National Stereotypes may seem funny and be the butt of many a joke, but more often than not, they are based on a simple grain of truth. In the case of alcohol, the widely held belief is the French drink wine, the Germans drink beer and the Brits just drink far too much, of anything. But is this true? How do the nations stack up against each other in comparison? Who drinks what?
Clever chap Jakub Marian, using data from a study by the World Health Organisation on global alcohol consumption, has created two maps that show how much beer and wine we consume country-by-country in litres per year, per capita. The findings were, well, not entirely surprising:
As the map shows, the biggest beer-lovers reside in the Czech Republic (149), Germany (106) and Austria (108). We drink on average 69 litres per year (69, titter!), putting us in the pack.
Montenegro have a pretty pitiful consumption, in at just eleven litres per capita, followed by Albania (20) and in the only real surprise, Italy (29). Guess they export all the Peroni (although go and check out some of the amazing Italian craft brewers)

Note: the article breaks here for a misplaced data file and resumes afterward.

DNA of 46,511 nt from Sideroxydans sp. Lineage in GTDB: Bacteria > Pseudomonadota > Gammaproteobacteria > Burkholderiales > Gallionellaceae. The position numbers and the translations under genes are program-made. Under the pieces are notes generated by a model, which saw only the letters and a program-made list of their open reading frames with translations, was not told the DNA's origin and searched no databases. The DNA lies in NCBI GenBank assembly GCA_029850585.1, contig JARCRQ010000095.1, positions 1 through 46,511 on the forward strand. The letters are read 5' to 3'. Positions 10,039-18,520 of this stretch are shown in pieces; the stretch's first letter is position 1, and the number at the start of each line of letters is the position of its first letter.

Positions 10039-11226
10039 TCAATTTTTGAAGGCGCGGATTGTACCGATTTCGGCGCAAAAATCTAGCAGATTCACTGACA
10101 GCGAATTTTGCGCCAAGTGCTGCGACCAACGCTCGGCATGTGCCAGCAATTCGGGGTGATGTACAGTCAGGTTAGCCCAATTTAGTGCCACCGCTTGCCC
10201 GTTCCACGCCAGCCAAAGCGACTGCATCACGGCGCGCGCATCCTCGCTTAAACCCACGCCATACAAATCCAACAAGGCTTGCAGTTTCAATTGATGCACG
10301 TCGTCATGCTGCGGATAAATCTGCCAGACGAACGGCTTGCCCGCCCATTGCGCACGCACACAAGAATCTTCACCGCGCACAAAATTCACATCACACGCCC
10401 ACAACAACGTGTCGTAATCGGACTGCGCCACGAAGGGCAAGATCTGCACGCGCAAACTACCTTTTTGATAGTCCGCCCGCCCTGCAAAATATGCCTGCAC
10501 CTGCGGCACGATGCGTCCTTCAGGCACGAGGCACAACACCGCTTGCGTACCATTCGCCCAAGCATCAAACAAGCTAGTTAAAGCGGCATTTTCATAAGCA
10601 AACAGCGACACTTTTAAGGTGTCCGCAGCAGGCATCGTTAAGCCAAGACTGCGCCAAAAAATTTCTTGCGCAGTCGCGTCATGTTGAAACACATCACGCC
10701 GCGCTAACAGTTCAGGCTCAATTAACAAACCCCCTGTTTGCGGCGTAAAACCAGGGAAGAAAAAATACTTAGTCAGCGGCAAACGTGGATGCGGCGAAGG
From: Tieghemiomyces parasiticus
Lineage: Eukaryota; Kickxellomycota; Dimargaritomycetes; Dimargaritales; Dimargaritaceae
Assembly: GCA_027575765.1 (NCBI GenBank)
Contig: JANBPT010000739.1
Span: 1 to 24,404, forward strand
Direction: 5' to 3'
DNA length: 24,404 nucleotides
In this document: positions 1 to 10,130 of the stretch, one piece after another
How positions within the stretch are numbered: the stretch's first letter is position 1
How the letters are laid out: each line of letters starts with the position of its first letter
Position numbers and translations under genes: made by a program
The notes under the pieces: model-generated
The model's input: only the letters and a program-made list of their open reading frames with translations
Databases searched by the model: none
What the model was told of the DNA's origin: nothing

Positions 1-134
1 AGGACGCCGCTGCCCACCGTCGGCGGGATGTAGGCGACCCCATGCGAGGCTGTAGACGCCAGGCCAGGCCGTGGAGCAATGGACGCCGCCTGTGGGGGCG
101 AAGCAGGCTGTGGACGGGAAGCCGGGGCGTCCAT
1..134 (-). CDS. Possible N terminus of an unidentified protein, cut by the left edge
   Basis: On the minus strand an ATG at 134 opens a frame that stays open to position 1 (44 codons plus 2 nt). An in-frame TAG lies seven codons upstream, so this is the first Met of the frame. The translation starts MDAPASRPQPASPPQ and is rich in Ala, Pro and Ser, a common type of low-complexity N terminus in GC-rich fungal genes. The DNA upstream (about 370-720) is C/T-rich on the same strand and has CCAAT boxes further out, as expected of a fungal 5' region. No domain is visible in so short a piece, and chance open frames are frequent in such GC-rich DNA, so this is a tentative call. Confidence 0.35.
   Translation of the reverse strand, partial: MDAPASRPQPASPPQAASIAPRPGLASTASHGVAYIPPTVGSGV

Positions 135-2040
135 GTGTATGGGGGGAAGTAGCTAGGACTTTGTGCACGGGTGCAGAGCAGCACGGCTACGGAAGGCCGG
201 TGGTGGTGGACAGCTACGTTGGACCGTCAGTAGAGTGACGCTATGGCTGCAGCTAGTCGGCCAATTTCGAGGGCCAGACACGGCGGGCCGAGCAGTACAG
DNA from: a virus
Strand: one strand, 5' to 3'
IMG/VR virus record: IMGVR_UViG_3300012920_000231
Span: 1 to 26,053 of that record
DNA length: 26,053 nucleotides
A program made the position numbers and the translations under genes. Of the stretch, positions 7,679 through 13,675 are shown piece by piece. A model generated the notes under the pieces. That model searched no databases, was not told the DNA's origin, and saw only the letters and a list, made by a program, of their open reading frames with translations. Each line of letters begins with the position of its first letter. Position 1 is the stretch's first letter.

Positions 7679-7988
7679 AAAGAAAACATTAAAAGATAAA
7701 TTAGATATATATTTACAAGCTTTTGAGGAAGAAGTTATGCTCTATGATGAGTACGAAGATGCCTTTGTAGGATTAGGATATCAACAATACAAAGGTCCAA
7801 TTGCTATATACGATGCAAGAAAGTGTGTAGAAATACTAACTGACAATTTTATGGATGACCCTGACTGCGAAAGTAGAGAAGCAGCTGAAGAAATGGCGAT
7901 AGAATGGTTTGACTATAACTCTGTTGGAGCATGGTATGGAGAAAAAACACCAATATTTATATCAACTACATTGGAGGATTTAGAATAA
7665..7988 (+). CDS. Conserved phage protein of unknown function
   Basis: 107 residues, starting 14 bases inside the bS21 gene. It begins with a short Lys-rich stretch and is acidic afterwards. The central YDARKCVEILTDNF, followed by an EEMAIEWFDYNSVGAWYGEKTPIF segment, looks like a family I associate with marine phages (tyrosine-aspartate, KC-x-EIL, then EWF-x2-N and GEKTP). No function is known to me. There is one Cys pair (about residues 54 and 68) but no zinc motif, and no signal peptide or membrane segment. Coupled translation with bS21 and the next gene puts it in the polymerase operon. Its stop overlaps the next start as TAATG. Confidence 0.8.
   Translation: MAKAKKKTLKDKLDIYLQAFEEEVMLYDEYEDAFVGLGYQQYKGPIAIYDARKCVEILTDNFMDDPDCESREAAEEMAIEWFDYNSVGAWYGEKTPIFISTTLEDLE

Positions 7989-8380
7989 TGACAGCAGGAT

Wine is popular with the all the usual culprits: although surprisingly Portugal lead France in wine-drinking with 55 and 53 litres per capita respectively, followed by little Andorra (48) Denmark, Slovenia and Croatia (all with 42). Unsurprisingly, the Germans don’t seem too keen on wine, drinking a mere 25 litres per year, and Lithuania and Estonia only eleven.
So with us Brits coming in at a low 30 for wine, and a comfortable 69 for beer, maybe it is time to dispel the well-established idea that we drink far too much: in fact it seems we are lagging behind in comparison to the rest of Europe. So, depending on your viewpoint of this piece of news you can raise a glass to our apparent self-restraint or take it as a challenge to get us back up that league and raise several glasses. At the same time.
Based on an Indy100 article from independent.co.uk. Read the original here.